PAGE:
It was a typical day on the wards. During some bedside physical examination teaching (yes, it still happens), the medical student noticed an unusual finding on auscultation of the heart of an elderly gentleman. The team gathered quickly to give their best effort at determining what was particularly interesting about this man's heart. The intern accurately noted the high-pitched decrescendo diastolic murmur. Great catch, but not the most interesting feature. The consultant had nothing to add.
The senior resident, soon to be a cardiology fellow, still had not had his turn with the stethoscope. After careful auscultation, he muttered something about an Austin Flint murmur under his breath. It was hard to be sure if he had actually heard it, or just logically assumed it was the finding in question, but either way he had nailed it. The rest of the team launched into a discussion about what exactly was an Austin Flint murmur. In no time, you could hear the sound of crickets chirping. (Just kidding—of course, we all know crickets are a Joint Commission violation.) The optimistic medical student in back posited that at least Dr. Austin and Dr. Flint would be happy we remembered them.
Not exactly. First off, there was no Dr. Austin, and Austin Flint is not a hyphenated name. For whatever reason, the eponym bears the murmur discoverer's first and last name. Dr. Flint would not have been very pleased by that, or by the incident described above. In fact, he reportedly wrote that “So long as signs are determined from fancied analogies, and named from these or after the person who describes them, there cannot but be obscurity and confusion” (11. Landis HRM. Austin Flint: his contributions to the art of physical diagnosis and the study of tuberculosis. Bull Johns Hopkins Hosp. 1912;23:182–186.). How ironic that a physician so opposed to eponyms is best remembered for the murmur that contains his surname and given name. What's more, he was treated on his deathbed by Dr. E. G. Janeway, the father of the man for which Janeway lesions were named.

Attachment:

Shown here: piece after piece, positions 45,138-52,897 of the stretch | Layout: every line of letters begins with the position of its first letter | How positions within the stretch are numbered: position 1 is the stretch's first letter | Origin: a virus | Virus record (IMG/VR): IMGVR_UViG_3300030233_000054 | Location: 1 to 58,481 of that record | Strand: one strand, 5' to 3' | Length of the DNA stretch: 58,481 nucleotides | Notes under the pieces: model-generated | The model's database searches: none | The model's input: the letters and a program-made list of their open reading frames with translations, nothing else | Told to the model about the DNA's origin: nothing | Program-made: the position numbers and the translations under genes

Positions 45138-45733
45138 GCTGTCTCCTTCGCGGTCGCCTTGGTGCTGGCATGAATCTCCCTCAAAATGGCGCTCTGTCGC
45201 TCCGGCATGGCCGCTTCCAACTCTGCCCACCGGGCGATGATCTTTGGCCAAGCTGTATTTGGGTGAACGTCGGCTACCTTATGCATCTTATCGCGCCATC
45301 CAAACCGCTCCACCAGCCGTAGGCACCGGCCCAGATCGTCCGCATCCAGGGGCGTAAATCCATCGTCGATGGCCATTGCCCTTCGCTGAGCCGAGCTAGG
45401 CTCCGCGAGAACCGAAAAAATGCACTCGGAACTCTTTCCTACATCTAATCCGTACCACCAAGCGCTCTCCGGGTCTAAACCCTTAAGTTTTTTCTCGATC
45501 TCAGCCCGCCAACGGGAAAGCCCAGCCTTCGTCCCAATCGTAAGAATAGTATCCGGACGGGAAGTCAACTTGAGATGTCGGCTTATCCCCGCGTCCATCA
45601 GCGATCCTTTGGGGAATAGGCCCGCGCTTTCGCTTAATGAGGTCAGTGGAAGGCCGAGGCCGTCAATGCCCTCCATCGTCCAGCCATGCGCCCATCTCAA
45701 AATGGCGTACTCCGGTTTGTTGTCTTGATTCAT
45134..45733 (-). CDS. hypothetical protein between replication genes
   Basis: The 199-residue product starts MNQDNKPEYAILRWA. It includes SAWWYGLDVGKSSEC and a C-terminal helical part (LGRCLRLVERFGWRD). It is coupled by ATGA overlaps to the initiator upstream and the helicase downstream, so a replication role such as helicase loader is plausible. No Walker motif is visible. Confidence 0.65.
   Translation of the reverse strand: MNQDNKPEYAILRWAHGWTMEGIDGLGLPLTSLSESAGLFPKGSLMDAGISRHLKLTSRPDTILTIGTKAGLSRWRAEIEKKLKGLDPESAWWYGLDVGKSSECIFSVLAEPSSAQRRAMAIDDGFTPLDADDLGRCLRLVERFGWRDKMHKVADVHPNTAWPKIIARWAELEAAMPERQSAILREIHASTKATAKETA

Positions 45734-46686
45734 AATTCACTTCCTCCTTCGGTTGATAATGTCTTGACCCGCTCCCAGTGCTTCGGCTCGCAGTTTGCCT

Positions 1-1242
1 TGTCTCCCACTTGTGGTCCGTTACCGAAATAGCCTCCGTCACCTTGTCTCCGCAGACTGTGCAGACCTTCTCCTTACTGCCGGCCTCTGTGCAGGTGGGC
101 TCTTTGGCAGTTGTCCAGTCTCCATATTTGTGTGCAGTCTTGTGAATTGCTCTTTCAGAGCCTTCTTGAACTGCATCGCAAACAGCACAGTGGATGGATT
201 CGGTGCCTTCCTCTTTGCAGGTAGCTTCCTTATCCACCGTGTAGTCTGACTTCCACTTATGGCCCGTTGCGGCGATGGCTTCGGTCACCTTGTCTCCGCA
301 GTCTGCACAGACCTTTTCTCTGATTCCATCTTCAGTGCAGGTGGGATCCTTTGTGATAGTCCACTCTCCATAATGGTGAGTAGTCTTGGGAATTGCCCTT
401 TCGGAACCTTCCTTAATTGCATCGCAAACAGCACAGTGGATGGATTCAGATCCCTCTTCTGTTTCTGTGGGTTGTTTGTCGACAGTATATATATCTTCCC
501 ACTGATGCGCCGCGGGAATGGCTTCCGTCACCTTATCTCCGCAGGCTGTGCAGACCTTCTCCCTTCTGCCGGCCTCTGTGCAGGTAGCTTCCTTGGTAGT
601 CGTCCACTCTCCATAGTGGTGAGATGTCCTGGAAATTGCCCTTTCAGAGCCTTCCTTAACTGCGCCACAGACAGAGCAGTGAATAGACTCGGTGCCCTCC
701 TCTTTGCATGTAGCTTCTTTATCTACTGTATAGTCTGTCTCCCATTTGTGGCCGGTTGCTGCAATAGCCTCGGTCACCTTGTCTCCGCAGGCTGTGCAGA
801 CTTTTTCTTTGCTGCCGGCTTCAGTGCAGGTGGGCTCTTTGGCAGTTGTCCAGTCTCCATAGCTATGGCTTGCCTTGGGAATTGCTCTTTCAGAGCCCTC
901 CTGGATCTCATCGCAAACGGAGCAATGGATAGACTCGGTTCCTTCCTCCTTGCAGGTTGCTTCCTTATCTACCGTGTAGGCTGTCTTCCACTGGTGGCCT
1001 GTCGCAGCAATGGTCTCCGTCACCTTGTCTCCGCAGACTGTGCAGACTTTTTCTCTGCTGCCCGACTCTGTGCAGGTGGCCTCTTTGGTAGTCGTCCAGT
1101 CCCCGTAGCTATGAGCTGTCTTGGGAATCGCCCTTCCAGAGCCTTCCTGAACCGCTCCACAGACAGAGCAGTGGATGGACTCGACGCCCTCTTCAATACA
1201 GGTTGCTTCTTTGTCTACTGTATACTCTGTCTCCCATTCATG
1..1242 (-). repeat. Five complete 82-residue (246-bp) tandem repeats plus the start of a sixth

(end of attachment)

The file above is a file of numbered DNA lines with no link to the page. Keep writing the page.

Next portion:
Austin Flint was born 200 years ago in Massachusetts; his father was a prominent physician. In fact, he came from a long line of physicians which continued after him. Perhaps this was the reason why someone unduly punished this hater of eponyms with one of the few first-and-last-name medical terms. Despite being remembered for a heart murmur, Dr. Flint was actually involved with many aspects of medicine. He lived in a time before hyper-specialization, when physicians could dabble in whatever field they found interesting. In the course of a career that included professorships at six medical schools, two of which he founded, Dr. Flint wrote important papers on typhoid fever, diabetes and tuberculosis. He also was thoroughly involved with improving diagnosis by physical examination.
In one of his writings (22. Flint A. On cardiac murmurs. Am J Med Sci. 1862;44:29-54.), Dr. Flint explained the reason for his interest in cardiac murmurs. He was seeing an 11-year-old girl with rheumatic disease when he noted a very loud murmur. He subsequently notified the girl's mother that she had a heart problem that was “likely to destroy life within a period not very remote.” Not only was this an unnecessarily sinister description, it was also wrong. The girl was still alive at the time of his writing that paper, 13 years later. Several similar episodes led him to see the need for better description of heart murmurs and their significance.
In the same paper, Dr. Flint first described a “pre-systolic blubbering murmur” that occurred in a patient with aortic regurgitation. At the time of auscultation he assumed the murmur to be related to a stenosis of the mitral valve. How did he eventually find out it wasn't, you ask? Being a good scientist of his day, he waited until his patient died, and examined the offending valve during autopsy. To his surprise, there was nothing abnormal about the mitral valve.
He postulated that the extra murmur was due to the aortic regurgitation—that the rapid filling of the left ventricle caused the mitral valve leaflets to float back together. While the murmur was undoubtedly related to that, his further description of the mechanism is probably incorrect. We say “probably” because even with modern echocardiography and cardiac MRI, there is still controversy surrounding what actually causes the murmur. Papers published as recently as 2008 explain that it seems pretty sure it is due to the regurgitant jet hitting the anterior mitral valve leaflet rather than the distention of the ventricle. You can't really blame a man with only a stethoscope and scalpel for not getting this exactly right.
Dr. Flint died in 1886 after a long career that earned him the deserving title of “the American René Laënnec.” Amongst other achievements, he made a valid point about eponyms. Modern medicine is slowly doing away with them, although his may stick. The “Austin Flint murmur” sounds a lot cooler than “that weird diastolic murmur that sounds like mitral stenosis but is really due to aortic regurgitation.”